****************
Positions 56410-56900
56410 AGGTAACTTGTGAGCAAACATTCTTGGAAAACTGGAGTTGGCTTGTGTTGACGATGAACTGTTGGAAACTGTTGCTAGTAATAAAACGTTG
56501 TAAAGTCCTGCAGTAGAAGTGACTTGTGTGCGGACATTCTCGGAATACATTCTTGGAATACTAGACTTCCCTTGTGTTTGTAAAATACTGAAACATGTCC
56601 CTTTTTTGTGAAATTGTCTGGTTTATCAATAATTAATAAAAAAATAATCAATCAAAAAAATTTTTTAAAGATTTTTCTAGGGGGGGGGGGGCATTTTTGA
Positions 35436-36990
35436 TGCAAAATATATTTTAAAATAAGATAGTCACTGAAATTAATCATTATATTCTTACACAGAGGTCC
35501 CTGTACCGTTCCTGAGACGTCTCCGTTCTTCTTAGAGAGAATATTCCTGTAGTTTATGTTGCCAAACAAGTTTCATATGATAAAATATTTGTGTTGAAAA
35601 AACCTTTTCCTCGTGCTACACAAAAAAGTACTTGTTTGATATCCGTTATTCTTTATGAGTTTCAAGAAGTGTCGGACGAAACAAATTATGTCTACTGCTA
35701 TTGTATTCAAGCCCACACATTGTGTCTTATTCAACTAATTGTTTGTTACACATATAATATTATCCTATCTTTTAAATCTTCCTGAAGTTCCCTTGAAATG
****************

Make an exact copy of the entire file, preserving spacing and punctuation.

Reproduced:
Positions 56410-56900
56410 AGGTAACTTGTGAGCAAACATTCTTGGAAAACTGGAGTTGGCTTGTGTTGACGATGAACTGTTGGAAACTGTTGCTAGTAATAAAACGTTG
56501 TAAAGTCCTGCAGTAGAAGTGACTTGTGTGCGGACATTCTCGGAATACATTCTTGGAATACTAGACTTCCCTTGTGTTTGTAAAATACTGAAACATGTCC
56601 CTTTTTTGTGAAATTGTCTGGTTTATCAATAATTAATAAAAAAATAATCAATCAAAAAAATTTTTTAAAGATTTTTCTAGGGGGGGGGGGGCATTTTTGA
Positions 35436-36990
35436 TGCAAAATATATTTTAAAATAAGATAGTCACTGAAATTAATCATTATATTCTTACACAGAGGTCC
35501 CTGTACCGTTCCTGAGACGTCTCCGTTCTTCTTAGAGAGAATATTCCTGTAGTTTATGTTGCCAAACAAGTTTCATATGATAAAATATTTGTGTTGAAAA
35601 AACCTTTTCCTCGTGCTACACAAAAAAGTACTTGTTTGATATCCGTTATTCTTTATGAGTTTCAAGAAGTGTCGGACGAAACAAATTATGTCTACTGCTA
35701 TTGTATTCAAGCCCACACATTGTGTCTTATTCAACTAATTGTTTGTTACACATATAATATTATCCTATCTTTTAAATCTTCCTGAAGTTCCCTTGAAATG